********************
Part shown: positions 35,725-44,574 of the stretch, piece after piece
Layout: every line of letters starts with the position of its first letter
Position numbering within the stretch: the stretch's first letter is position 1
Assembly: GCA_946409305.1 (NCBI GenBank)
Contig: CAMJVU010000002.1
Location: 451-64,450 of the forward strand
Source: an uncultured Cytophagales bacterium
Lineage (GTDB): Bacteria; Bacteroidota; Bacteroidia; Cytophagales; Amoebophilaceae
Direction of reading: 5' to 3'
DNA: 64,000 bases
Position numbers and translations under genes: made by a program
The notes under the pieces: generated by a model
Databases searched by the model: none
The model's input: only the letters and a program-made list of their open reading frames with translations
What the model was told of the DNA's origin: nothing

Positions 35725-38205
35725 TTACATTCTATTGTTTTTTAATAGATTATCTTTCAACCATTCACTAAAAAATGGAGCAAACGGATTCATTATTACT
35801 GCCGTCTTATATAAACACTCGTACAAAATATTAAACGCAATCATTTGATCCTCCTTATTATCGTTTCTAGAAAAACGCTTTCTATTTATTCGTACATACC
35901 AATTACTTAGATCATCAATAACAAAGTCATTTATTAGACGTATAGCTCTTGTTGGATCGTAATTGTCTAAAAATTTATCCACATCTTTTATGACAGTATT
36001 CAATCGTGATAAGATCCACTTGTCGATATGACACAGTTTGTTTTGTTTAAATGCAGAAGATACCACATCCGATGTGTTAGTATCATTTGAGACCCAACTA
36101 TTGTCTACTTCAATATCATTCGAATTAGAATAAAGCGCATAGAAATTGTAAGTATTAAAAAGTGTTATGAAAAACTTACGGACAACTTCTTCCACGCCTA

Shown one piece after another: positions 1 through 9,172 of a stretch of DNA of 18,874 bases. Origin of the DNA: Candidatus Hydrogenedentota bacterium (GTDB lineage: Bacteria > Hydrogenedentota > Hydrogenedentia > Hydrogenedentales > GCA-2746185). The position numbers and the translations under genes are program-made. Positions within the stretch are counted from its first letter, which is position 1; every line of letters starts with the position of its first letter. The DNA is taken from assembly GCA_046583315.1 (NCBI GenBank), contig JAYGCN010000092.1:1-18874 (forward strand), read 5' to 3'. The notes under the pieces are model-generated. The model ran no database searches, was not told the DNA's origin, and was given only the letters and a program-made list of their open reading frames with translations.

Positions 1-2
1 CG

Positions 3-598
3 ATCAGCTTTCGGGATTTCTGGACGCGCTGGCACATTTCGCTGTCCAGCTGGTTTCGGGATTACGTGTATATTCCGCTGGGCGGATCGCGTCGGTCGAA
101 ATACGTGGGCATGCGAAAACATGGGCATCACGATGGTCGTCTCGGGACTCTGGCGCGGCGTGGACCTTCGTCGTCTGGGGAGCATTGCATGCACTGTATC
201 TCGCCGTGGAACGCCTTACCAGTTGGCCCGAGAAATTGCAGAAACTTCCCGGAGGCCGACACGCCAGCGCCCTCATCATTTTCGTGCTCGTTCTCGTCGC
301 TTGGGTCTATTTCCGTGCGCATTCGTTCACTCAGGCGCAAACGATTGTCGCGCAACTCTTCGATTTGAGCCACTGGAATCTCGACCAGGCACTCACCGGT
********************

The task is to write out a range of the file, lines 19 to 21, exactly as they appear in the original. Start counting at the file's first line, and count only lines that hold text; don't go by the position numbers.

35901 AATTACTTAGATCATCAATAACAAAGTCATTTATTAGACGTATAGCTCTTGTTGGATCGTAATTGTCTAAAAATTTATCCACATCTTTTATGACAGTATT
36001 CAATCGTGATAAGATCCACTTGTCGATATGACACAGTTTGTTTTGTTTAAATGCAGAAGATACCACATCCGATGTGTTAGTATCATTTGAGACCCAACTA
36101 TTGTCTACTTCAATATCATTCGAATTAGAATAAAGCGCATAGAAATTGTAAGTATTAAAAAGTGTTATGAAAAACTTACGGACAACTTCTTCCACGCCTA